Leaving your money in your retirement accounts means you will need to save and invest less money over your remaining working years. It’s better to get ahead now instead of trying to play catchup with your retirement savings when you are older.

Possible Market Losses

If your retirement account holdings have depreciated, not only will you have to pay taxes and early distribution penalties, but you may be paying them on less money than what you originally invested. Overall, the markets have not done very well the last year or so, and it is possible that some of your investments have lost money.

Leaving the money in your investments gives them time to appreciate and not only regain their previous value, but hopefully appreciate beyond your original investment.

Exceptions

Withdrawing from your retirement account can seriously cost you. There are a few exceptions that you can meet that will let you bypass the taxes and fees. One of those is if you leave your employer after you turn 55, then you can be exempt for the penalties. This is not every case though.

Some of the other exemptions are permanent disability or if you have a ton of medical bills. If you have healthcare bills that are more than 7.5% of your adjusted gross income, then you might be able to withdraw from your retirement account without having to pay the penalties.

Taking on a Loan on your 401(k)

What some people don’t know is that they can take out a loan on their 401k. Depending on who much is in your 401k, you can secure a loan based on that money. These loans are not subjected to any of the taxes or penalties. You can make contributions to the plan while you’re paying back the loan. In most cases, you’ll be able to take out a loan that is around 50% of the total value of your account.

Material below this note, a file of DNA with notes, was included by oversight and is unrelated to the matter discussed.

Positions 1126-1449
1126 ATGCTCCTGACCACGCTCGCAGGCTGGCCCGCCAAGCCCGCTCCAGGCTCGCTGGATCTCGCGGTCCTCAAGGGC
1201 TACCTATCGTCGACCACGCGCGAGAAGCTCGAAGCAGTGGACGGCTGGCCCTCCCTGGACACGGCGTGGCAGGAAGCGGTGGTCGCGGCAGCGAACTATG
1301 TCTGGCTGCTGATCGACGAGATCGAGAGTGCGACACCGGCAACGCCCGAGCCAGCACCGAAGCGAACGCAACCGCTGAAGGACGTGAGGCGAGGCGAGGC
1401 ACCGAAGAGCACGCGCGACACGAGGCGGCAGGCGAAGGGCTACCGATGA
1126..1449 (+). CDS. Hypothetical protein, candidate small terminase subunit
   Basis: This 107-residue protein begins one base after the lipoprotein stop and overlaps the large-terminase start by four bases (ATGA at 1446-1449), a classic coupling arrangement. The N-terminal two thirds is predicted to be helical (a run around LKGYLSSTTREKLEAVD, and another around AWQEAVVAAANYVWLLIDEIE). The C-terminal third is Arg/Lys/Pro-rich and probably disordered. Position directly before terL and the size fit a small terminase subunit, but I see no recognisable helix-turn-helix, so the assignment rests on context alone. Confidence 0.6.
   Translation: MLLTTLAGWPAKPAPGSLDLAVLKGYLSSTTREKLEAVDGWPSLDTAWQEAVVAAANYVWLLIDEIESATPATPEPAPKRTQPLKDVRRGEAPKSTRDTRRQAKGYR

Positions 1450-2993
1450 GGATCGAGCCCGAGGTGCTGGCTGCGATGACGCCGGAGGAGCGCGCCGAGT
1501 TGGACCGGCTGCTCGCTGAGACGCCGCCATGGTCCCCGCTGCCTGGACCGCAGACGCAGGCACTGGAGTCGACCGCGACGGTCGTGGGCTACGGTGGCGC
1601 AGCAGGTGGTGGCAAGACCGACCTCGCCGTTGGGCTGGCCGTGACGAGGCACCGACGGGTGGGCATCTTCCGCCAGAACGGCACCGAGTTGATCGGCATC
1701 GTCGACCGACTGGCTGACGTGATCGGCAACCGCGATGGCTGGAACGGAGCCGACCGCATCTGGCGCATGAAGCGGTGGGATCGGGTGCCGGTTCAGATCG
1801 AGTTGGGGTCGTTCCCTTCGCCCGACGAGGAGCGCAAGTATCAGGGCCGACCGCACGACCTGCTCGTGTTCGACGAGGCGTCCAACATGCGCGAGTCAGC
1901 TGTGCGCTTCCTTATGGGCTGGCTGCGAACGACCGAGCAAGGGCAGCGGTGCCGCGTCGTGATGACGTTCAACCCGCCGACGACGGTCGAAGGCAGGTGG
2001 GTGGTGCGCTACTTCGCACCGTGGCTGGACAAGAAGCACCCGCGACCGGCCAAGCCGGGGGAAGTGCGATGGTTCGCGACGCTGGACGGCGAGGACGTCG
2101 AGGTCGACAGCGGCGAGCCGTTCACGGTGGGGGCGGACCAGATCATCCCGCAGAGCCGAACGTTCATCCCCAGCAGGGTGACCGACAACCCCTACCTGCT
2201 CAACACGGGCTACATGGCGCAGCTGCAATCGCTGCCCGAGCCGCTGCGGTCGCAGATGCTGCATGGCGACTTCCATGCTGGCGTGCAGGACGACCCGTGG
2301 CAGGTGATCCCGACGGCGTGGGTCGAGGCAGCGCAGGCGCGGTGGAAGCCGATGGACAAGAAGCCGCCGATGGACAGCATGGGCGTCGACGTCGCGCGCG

One of the main disadvantages of taking out a loan on your 401(k) is that if you were to leave before you paid back the loan, you would be responsible for paying back all of the remaining balance. Failure to repay the outstanding loan will result in immediate taxes and early withdrawal penalties, which can further compound an already bad situation.

Also, when you take out a 401(k) loan, you will be receiving dollars that have not yet gone through income taxes and then paying that loan back with dollars that have been taxed. When you withdraw the money at retirement, those withdrawals will be taxed again. So any money you pay back into the account from the loan will be subject to double taxation.

On the flip side, there are some benefits to these plans. If you’re ever in need of money, then taking out a loan is going to be a much better idea versus withdrawing your money. These loans will give you access to money quickly, at a low-interest rate, and they won’t appear on your credit score.

Should I Use My Retirement Accounts to Pay Off Debt?

You will likely be better off leaving your money in your retirement account unless you are in a very bad financial situation with crushing debt and no way to repay it. If at all possible, try to avoid withdrawing your retirement funds for short term needs.

There may be other ways to get the funds you need, such as working overtime, taking a part-time job, or raising funds by having a yard sale or selling unneeded items on Craigslist, eBay, or websites like Decluttr.

If you’re looking to make some extra money, there are dozens and dozens of different things that you can do to make money. In fact, there are plenty of ways that you can even make money while sitting on your couch. Things, like selling on Etsy or doing survey panel websites, will let you make some extra cash while you binge watch your favorite shows on Netflix.

Stay the Course

Everyone’s situation is different, which means that I can’t say that you should NEVER withdraw your retirement account early, but I would strongly advise against in 99% of cases. You should do whatever you can to avoid having to do that.